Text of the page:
There are reasons why much of documentary is what it is at the moment. This not merely a question of subject matter, but of tone and technique, because occasionally, when the material would lead the unsuspecting to assume one thing, the treatment will deliver something else entirely. The recent series The System, for instance, nominally dealt with the Department of Social Security, and yet was oddly - but rightly -reviewed as "a thing of almost lyrical beauty ... this gave us every available fact but with an artist's eye ... it is difficult to praise the sensitive photography too highly". In other words, ugly life and uglier issues were aesthetically ... Contained? Neutered? Banished?

Whereas a programme such as "The Bed", a year in the life of a NHS bed, will besnubbed for its "desire to educate us directly about the state of the health service". This blunt focus on grim fact is described as "a failure of nerve", when it is just out of step, a troubling oddity in an era when "metaphor" is the rage, and literate audiences can occupy themselves with reading, and either agreeing or disagreeing with, the metaphor.

This clever "doing something" handily replaces that other, guilt-inducing "doing something" that "The Bed" pushily insists upon, though even "The Bed" is "a mobile metaphor". "The Dinner Party" is a metaphor also, just as we're reminded that Paul Watson's earlier "The Fishing Party" was a metaphor "about Thatcher's Britain". Last year's "The Museum", too, was "a metaphor for the country", as was "The House", "a sly metaphor", as was Molly Dineen's (superb) "The Ark", "a metaphor for modern beastliness". Ditto "Defence of the Realm", and ...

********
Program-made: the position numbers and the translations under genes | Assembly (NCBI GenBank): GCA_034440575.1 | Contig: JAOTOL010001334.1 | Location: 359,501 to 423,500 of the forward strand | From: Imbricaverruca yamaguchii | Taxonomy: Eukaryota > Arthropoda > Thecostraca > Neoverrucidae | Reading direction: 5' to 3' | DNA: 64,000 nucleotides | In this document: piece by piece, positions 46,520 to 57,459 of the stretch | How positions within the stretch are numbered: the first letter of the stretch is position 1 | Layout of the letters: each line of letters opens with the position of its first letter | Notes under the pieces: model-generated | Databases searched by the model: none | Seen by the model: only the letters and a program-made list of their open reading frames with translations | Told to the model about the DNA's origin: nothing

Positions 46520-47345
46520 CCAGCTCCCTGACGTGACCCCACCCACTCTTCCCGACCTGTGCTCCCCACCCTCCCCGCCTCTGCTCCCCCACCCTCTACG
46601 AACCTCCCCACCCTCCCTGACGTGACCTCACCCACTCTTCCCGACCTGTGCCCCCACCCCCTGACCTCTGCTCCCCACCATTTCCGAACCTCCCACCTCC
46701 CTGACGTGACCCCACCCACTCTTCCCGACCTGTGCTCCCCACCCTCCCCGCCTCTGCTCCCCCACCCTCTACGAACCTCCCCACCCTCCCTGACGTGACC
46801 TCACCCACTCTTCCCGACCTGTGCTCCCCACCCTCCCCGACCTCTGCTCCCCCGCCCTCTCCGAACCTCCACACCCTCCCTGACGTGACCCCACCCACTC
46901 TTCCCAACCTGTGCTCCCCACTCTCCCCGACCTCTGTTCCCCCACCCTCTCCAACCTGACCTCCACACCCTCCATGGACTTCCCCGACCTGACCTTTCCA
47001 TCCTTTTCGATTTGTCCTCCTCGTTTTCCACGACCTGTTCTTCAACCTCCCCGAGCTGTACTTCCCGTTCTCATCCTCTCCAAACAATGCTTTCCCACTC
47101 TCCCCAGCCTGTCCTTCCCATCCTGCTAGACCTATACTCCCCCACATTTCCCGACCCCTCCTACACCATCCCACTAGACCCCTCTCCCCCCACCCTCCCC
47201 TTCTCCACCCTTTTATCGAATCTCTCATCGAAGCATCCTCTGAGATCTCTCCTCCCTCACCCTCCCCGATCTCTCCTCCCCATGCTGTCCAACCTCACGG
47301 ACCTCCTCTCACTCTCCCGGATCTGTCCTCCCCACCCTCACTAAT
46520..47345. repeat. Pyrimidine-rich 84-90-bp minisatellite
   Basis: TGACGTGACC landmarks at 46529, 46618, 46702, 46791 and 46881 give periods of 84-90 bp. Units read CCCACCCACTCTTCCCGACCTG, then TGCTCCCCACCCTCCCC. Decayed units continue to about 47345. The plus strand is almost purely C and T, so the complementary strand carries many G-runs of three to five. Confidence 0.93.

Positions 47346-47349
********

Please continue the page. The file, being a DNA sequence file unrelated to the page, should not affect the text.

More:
Why go on? Name any other institutional documentary you care to. They're all open to interpretation - a protection that direct address doesn't allow. Metaphor is many things, and a type of censorship can be among them.

Metaphor flourishes when direct address is curtailed. And, as any documentary- maker will tell you - off the record - the men at the top aren't keen on it. Over their cups, they'll evoke the watersheds of "Death on the Rock" and "Edge of the Union" and the dangers of dealing with overt politics. They will bemoan the demise of the investigative First Tuesday, Viewpoint 93 and This Week (nothing to do with "Death on the Rock", naturally) and tut-tut over World in Action and its weekly "gimmick" stories chosen and "spun" to hold the ratings, though it may mean going as far as entrapping punters into being dishonest.

But then stitching them up is part of the job nowadays. Never mind fly- on-the-wall, why did I think the hidden camera was so popular? The viewers love it. Some might ask if Granada's flagship "could not now perhaps address some genuine issues". but - much shaking of heads - that's not what the punters want.

They'll give it to you unvarnished: aren't all the films "about separating Siamese twins beginning to blur into one"? Ha ha ha. Out of tragedy, formula; but don't blame them, that's today's marketplace, where the investigative hangs on, but simply doesn't excite, or - wink, wink - lead to further commissions and bigger budgets. The days when Paul Watson could shoot "The Family" and it not be a metaphor are long gone, understand? No, the trick is to appear serious while delivering sensation. Who wants to know about repetitive RAF plane crashes when tracking lost children grabs the up-market column inches, or hadn't I noticed how the barriers between what constituted tabloid and broadsheet were dissolving too? Cosy.